Table 3 shows that teachers who reported high reverberation time (OR= 2.22), stress (OR= 1.36), and years of experience (OR= 1.10) increased the likelihood of reporting hoarseness during online classes in times of the COVID-19 pandemic. The multivariate analysis shows that only stress (OR= 2.29) and years of experience (OR= 1.26) remain statistically associated with an increased odds of reporting hoarseness.
      TABLE 3Associated Factors of Hoarseness During Online Classes in Times of the COVID-19 Pandemic
      Univariate AnalysisMultivariate Analysis
      ParameterORL 95% CIU 95% CIP-valueORL 95% CIU 95% CIP-value
      High background noise1.080.811.460.59
      High reverberation time2.221.184.170.011.750.933.280.08
      Stress*1.361.011.850.052.291.005.260.05
      Years of Experience*1.101.011.210.031.261.011.570.05
      Number of Students1.011.001.020.22
      Months teaching online classes1.080.761.560.66
      Weekly hours of teaching online classes1.050.981.130.15
      Level of teaching (University)REFERENCEREFERENCE
      Level of teaching (High school)7.780.8076.090.084.470.15136.430.39
      Level of teaching (Primary school)0.740.105.490.770.020.001.770.09

      Work-related factors of voice break during online classes in times of the COVID-19 pandemic

      Table 4 shows that high reverberation time (OR= 2.49) and stress (OR= 1.58) were statistically associated with an increased likelihood of reporting voice break. However, this relationship did not remain at the multivariate level.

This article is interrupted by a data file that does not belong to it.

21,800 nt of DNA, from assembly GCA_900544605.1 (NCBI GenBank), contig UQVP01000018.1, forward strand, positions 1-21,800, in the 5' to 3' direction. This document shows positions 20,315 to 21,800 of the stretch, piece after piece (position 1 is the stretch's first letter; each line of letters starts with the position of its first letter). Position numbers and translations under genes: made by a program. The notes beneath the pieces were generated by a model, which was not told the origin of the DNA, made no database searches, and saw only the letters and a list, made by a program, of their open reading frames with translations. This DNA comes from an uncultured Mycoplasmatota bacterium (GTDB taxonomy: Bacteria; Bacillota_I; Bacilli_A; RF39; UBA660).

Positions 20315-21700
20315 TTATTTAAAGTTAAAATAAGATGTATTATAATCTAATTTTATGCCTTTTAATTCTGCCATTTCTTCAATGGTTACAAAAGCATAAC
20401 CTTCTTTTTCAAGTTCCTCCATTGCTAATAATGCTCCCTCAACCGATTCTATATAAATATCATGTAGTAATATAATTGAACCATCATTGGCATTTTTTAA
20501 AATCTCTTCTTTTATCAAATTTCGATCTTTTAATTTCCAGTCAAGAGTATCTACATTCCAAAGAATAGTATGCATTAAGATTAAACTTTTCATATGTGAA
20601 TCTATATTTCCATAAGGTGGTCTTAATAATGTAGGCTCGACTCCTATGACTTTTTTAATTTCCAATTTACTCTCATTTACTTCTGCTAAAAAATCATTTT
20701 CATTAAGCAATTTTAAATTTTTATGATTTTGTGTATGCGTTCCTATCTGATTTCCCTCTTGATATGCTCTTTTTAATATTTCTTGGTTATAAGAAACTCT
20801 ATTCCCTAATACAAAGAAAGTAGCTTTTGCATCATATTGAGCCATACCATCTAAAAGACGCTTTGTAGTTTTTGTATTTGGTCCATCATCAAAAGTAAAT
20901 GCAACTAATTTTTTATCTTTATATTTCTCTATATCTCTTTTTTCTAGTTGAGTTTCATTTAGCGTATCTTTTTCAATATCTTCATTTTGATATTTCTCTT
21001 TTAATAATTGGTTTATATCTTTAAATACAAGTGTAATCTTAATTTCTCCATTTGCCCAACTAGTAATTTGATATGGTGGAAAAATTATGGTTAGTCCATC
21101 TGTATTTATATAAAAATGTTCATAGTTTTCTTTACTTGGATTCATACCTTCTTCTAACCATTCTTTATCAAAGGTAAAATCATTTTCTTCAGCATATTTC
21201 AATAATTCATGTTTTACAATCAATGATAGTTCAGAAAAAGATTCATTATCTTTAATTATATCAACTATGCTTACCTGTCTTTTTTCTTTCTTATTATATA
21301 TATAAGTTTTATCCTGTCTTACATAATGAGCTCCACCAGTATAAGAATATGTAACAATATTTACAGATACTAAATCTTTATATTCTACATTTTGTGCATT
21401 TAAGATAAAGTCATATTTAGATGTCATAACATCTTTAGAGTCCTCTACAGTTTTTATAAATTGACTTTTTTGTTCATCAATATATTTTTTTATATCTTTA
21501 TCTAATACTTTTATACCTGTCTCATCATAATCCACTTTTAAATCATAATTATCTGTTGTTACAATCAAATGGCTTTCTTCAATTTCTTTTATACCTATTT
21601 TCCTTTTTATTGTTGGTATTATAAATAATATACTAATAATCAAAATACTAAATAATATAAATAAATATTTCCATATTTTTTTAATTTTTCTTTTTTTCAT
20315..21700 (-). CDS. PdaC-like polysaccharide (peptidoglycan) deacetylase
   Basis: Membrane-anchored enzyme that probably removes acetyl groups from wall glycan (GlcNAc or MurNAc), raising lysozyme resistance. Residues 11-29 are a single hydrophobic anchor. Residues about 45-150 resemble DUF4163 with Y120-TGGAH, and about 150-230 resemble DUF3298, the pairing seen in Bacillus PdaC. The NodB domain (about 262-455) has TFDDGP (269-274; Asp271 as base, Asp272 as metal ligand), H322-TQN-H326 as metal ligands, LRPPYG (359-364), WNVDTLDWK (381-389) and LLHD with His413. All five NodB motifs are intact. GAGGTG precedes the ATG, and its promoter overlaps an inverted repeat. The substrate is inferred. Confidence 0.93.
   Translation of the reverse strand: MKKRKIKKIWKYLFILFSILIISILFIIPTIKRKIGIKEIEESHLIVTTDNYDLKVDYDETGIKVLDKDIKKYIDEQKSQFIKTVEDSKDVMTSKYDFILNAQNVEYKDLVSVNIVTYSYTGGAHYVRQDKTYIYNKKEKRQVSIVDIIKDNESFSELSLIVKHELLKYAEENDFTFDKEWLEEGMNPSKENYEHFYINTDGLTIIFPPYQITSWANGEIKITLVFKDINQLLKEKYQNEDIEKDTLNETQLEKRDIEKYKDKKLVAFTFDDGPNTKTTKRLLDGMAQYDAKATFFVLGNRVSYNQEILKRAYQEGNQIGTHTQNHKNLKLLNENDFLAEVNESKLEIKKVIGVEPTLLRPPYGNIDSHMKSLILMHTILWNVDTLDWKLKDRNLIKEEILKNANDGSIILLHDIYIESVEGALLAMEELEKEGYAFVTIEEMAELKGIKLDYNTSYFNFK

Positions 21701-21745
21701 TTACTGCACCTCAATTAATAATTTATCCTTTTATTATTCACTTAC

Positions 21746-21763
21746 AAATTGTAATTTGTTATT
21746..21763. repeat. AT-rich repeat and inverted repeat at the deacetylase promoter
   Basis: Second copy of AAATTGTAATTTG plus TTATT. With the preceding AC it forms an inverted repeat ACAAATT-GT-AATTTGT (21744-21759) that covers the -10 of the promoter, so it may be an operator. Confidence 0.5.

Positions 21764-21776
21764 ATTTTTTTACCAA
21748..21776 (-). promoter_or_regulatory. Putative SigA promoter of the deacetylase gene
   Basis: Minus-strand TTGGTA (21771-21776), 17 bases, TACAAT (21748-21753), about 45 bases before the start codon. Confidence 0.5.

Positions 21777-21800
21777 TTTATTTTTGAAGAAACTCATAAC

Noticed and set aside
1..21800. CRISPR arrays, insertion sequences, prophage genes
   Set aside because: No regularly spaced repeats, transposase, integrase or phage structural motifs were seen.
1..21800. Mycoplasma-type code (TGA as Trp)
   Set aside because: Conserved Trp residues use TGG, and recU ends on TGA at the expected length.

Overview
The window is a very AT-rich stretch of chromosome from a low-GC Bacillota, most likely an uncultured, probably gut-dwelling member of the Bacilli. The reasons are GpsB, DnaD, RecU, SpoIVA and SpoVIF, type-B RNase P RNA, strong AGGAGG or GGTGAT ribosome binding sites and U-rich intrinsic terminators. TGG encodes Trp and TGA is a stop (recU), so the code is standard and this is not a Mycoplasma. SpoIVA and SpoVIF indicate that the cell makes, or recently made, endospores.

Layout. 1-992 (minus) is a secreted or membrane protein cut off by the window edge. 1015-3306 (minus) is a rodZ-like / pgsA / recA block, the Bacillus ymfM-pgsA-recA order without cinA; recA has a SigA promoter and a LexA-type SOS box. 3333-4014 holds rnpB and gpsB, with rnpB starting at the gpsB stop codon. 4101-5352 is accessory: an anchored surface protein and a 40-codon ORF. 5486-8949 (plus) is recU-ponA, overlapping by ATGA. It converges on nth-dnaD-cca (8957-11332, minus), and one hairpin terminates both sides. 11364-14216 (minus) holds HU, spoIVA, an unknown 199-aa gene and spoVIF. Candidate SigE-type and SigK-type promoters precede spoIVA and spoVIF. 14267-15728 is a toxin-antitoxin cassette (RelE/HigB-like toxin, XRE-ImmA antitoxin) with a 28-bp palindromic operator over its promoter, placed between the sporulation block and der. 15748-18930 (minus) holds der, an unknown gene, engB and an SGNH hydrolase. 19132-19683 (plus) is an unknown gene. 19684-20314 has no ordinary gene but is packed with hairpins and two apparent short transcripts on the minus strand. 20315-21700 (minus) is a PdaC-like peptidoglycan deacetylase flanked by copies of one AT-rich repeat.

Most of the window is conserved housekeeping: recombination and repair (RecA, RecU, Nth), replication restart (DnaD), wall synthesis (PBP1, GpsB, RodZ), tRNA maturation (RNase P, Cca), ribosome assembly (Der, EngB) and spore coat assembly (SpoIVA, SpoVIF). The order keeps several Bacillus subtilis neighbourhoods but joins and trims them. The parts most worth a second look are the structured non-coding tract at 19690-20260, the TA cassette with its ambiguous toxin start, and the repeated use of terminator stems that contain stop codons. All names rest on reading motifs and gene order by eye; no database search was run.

TABLE 4Associated Factors of Voice Break During Online Classes in Times of the COVID-19 Pandemic
      Univariate AnalysisMultivariate Analysis
      ParameterORL 95% CIU 95% CIP-valueORL 95% CIU 95% CIP-value
      High background noise1.370.991.910.061.330.772.280.31
      High reverberation time2.491.274.900.013.430.9812.030.06
      Stress1.581.082.300.021.560.872.810.14
      Years of Experience1.070.991.150.090.980.821.170.83
      Number of Students1.000.991.010.61
      Months teaching online classes0.830.561.220.34
      Weekly hours of teaching online classes1.040.971.110.23
      Level of teaching (University)REFERENCEREFERENCE
      Level of teaching (High school)5.140.8132.770.081.950.1233.150.64
      Level of teaching (Primary school)6.860.6374.190.1130.950.491942.460.10

      DISCUSSION

      This cross-sectional study aimed to determine the relationship between working conditions, specially, room acoustics with voice symptoms and voice-related quality of life among Colombian school and college teachers during online classes due to COVID-19 pandemic. Three main results were found. First, high reverberation time and stress during online classes in times of the COVID-19 pandemic reduced slightly the VRQOL scores. Second, high reverberation time and months teaching online classes were associated with Factor 3 of the Vocal Fatigue Index. Third, stress and years of experience were statistically associated with an increased odds of reporting hoarseness.
      In regard to our first result, our findings are in line with previous research that suggest that teachers that reported poor acoustic conditions inside their workplaces have lower V-RQOL scores (B= -4.99).
      • Cantor Cutiva L.C.
      • Burdorf A.